3. My comments aren’t showing up… did the program filter it out based on something I said?

    Parrot | Aug 5, 2008 | Reply

  4. Oh, now they show up!

    Parrot | Aug 5, 2008 | Reply

  5. Link fixed, thanks.

    Parrot, your post didn’t show up becuase it had more than one URL in it. That’s one of the things that triggers the spam filter, which grabbed it and held it for moderation.

    I agree that this foolishness comes and goes in waves, but it damages people in the process. The same woman who sues becuase someone told a dirty joke within ear shot is likely to be raising her kids inn a protective bubble. And while that kind of nonsense has always been with us, and always will, it becomes a real problem when it becomes the prevalent way of raising kids.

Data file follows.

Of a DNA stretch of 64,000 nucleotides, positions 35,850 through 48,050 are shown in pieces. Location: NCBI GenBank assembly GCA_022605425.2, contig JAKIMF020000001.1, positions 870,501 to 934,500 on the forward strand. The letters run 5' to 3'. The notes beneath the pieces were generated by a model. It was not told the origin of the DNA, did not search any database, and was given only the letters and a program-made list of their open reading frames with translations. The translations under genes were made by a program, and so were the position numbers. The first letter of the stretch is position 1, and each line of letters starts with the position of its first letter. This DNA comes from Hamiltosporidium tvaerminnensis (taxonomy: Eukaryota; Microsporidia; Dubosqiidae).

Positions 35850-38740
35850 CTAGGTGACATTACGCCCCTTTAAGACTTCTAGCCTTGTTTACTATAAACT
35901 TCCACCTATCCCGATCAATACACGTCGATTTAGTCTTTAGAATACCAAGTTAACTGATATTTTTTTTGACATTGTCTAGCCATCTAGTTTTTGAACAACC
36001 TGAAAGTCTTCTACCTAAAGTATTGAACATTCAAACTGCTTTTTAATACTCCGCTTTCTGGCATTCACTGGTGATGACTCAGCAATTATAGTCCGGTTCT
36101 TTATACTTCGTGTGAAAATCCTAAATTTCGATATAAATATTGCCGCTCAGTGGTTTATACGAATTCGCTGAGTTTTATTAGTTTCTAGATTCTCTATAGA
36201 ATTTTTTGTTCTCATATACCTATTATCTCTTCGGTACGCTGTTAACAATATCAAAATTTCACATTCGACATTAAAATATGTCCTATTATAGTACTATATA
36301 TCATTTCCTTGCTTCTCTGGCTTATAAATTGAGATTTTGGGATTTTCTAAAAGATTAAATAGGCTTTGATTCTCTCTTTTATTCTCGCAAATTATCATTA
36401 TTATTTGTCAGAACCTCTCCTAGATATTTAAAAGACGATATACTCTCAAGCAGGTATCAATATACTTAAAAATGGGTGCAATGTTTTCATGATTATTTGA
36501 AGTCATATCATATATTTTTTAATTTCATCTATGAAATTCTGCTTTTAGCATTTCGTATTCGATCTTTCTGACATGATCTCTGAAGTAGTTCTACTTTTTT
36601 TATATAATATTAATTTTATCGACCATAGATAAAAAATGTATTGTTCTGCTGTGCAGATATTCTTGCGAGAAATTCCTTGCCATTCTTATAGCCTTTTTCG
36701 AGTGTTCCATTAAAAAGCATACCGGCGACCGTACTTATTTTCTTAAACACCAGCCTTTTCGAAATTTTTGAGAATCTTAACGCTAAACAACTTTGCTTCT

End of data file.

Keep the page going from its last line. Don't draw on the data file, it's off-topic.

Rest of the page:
As for the workforce, I’m merely repeating common complaints I’ve heard (mostly indirectly) from managers. A lot depends on the corporate culture of the company. Companies who won’t put up with that crap tend to avoid hiring such losers in the first place. If one of them gets past their hiring filters they either grow up fast for get out. Some learn the lesson fast, others never do.

    As for my personal experience, the young puppies I work with are generally harder working and smarter than I am. Either they weren’t helicoptered, or they got over it in college.

    Hittman | Aug 5, 2008 | Reply

  6. And while that kind of nonsense has always been with us, and always will, it becomes a real problem when it becomes the prevalent way of raising kids.